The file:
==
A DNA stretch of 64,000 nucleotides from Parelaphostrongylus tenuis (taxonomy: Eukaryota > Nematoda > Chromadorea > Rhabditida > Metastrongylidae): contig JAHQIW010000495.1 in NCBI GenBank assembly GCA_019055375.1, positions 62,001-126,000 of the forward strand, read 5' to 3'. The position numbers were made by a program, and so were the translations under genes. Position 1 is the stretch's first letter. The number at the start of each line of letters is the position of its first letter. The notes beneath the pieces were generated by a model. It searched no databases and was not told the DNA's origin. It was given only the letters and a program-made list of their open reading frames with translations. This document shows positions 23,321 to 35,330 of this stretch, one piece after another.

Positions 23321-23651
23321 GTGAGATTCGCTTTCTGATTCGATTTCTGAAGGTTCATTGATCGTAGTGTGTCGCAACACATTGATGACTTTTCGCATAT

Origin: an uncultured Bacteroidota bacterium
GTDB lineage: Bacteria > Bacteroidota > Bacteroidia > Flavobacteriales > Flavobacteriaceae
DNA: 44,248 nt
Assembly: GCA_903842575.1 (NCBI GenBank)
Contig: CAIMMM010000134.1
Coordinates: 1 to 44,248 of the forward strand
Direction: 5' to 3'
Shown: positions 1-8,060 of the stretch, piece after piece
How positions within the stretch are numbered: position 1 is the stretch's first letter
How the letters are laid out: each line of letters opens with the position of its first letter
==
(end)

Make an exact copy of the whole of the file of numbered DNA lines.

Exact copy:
A DNA stretch of 64,000 nucleotides from Parelaphostrongylus tenuis (taxonomy: Eukaryota > Nematoda > Chromadorea > Rhabditida > Metastrongylidae): contig JAHQIW010000495.1 in NCBI GenBank assembly GCA_019055375.1, positions 62,001-126,000 of the forward strand, read 5' to 3'. The position numbers were made by a program, and so were the translations under genes. Position 1 is the stretch's first letter. The number at the start of each line of letters is the position of its first letter. The notes beneath the pieces were generated by a model. It searched no databases and was not told the DNA's origin. It was given only the letters and a program-made list of their open reading frames with translations. This document shows positions 23,321 to 35,330 of this stretch, one piece after another.

Positions 23321-23651
23321 GTGAGATTCGCTTTCTGATTCGATTTCTGAAGGTTCATTGATCGTAGTGTGTCGCAACACATTGATGACTTTTCGCATAT

Origin: an uncultured Bacteroidota bacterium
GTDB lineage: Bacteria > Bacteroidota > Bacteroidia > Flavobacteriales > Flavobacteriaceae
DNA: 44,248 nt
Assembly: GCA_903842575.1 (NCBI GenBank)
Contig: CAIMMM010000134.1
Coordinates: 1 to 44,248 of the forward strand
Direction: 5' to 3'
Shown: positions 1-8,060 of the stretch, piece after piece
How positions within the stretch are numbered: position 1 is the stretch's first letter
How the letters are laid out: each line of letters opens with the position of its first letter